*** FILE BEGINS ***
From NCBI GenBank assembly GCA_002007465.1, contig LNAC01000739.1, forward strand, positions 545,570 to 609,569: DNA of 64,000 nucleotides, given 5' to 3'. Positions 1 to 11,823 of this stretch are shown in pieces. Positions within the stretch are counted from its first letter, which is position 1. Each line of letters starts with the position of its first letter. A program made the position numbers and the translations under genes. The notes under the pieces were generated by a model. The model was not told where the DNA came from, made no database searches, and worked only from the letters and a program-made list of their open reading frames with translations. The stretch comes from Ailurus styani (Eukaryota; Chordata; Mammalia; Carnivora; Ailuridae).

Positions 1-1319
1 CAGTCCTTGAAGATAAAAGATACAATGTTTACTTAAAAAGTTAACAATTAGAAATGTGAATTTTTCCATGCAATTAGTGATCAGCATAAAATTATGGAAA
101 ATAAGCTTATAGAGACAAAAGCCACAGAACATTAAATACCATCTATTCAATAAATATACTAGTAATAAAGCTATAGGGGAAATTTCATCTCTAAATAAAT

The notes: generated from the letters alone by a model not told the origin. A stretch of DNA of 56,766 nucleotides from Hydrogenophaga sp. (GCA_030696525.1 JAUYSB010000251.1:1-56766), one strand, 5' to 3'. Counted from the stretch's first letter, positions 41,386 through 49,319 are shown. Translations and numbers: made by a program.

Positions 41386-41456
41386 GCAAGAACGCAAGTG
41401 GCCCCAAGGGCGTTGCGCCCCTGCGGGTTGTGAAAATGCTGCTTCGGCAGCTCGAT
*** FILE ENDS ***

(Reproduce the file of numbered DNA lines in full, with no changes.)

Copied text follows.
From NCBI GenBank assembly GCA_002007465.1, contig LNAC01000739.1, forward strand, positions 545,570 to 609,569: DNA of 64,000 nucleotides, given 5' to 3'. Positions 1 to 11,823 of this stretch are shown in pieces. Positions within the stretch are counted from its first letter, which is position 1. Each line of letters starts with the position of its first letter. A program made the position numbers and the translations under genes. The notes under the pieces were generated by a model. The model was not told where the DNA came from, made no database searches, and worked only from the letters and a program-made list of their open reading frames with translations. The stretch comes from Ailurus styani (Eukaryota; Chordata; Mammalia; Carnivora; Ailuridae).

Positions 1-1319
1 CAGTCCTTGAAGATAAAAGATACAATGTTTACTTAAAAAGTTAACAATTAGAAATGTGAATTTTTCCATGCAATTAGTGATCAGCATAAAATTATGGAAA
101 ATAAGCTTATAGAGACAAAAGCCACAGAACATTAAATACCATCTATTCAATAAATATACTAGTAATAAAGCTATAGGGGAAATTTCATCTCTAAATAAAT

The notes: generated from the letters alone by a model not told the origin. A stretch of DNA of 56,766 nucleotides from Hydrogenophaga sp. (GCA_030696525.1 JAUYSB010000251.1:1-56766), one strand, 5' to 3'. Counted from the stretch's first letter, positions 41,386 through 49,319 are shown. Translations and numbers: made by a program.

Positions 41386-41456
41386 GCAAGAACGCAAGTG
41401 GCCCCAAGGGCGTTGCGCCCCTGCGGGTTGTGAAAATGCTGCTTCGGCAGCTCGAT